‘Hello Fred. It’s good to see you. I see the sun was shining in Spain. Not like this place. It’s not been bad here, bit bright. Looks like we’re going to have an early summer.’ Harris said brightly, looking slightly ridiculous in his polythene overshoes.
‘What’s happened?’ Fred says and nods towards the ground floor flat.
‘Oh, that. Someone killed someone else by the looks. Come on.’ Harris walks towards the door, which is open slightly.
Fred watches as Harris pushes the door open with his gloved hand and reveals the hallway and the carpeted stairs that will lead into a couple of bedrooms. The place doesn’t look like it’s been decorated in a while and Fred notices a child’s writing on the wall in crayon. He shakes his head and follows Harris toward the back of the house. This is where the lounge is. Through another door and they will be looking at the crime scene. It’s been a long time for Fred. He breathes deeply and tries to look perfectly unaffected by it all. Harris turns to him and nods, then opens the door.
Fred isn’t prepared for what greets him. Remains of something, maybe human, are scattered about the room. The remains is the only way to describe it, for it’s what they are use to dealing with, that which is left after the act. He lets his eyes scan the room, picking out an arm, severed at the elbow, then a leg, obviously cut off while the victim still was in their clothing. The torso is the last thing Fred looks at. It’s like a painting by constable, he thinks. Not because it’s artistic, but just because he can’t keep his eyes off the red, the deep dark red; an artist’s trick to catch the eye. The body hasn’t done all this bleeding, he can see that; it’s just for effect. Someone has splashed the blood across the room. The torso. He tries to concentrate on that again, because this is the part of the person that he mostly still recognises as human. It sits propped against the armchair, almost as if the killer had put it there in a final gesture to them. They, him and Harris, stand on the threshold of the room and look at the whole devastation, another human ripped to pieces, another poor soul that they will file away.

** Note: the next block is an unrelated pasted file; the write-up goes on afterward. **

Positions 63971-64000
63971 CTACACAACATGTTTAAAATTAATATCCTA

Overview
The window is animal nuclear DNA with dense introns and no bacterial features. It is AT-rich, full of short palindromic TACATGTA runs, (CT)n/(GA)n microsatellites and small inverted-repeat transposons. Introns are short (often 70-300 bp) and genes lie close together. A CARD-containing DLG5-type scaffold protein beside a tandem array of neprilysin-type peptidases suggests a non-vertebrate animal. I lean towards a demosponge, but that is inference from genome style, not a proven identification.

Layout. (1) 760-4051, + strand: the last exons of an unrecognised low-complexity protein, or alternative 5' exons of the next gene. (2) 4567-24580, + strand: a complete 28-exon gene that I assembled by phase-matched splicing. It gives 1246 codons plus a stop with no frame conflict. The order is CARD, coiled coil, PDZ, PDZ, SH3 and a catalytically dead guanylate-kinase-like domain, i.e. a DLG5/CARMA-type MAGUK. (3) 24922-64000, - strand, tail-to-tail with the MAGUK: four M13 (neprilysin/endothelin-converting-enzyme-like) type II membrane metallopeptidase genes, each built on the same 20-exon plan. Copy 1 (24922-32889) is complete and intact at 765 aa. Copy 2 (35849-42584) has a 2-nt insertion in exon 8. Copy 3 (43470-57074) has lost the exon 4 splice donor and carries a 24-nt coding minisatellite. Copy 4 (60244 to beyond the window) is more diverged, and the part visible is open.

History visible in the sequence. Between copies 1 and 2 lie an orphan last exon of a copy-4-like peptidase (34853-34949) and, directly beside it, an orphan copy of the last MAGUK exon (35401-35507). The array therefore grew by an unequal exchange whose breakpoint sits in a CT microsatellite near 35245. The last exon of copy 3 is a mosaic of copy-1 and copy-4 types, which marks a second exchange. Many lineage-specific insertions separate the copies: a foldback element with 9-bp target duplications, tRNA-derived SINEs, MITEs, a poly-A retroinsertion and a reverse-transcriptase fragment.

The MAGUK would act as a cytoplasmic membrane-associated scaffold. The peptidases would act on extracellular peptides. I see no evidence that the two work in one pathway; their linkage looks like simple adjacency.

‘Pretty raw.’ Harris says and shakes his head.
‘Seems a little theatrical.’ Fred steps a little closer, wondering where the head is.
‘What do you mean?’
Fred shrugs his shoulders a little, and then fishes some painkillers out of his jacket pocket and swallows one. ‘Well, it just looks a bit showy.’
‘It’s a brutal murder. You don’t get much showier than that.’ Harris takes out a voice-activated tape recorder and begins whispering notes into it.
‘No, I mean, look at all the blood. It just looks like the killer was doing a Pollock.’ Fred can feel the tablet still making its way down his throat.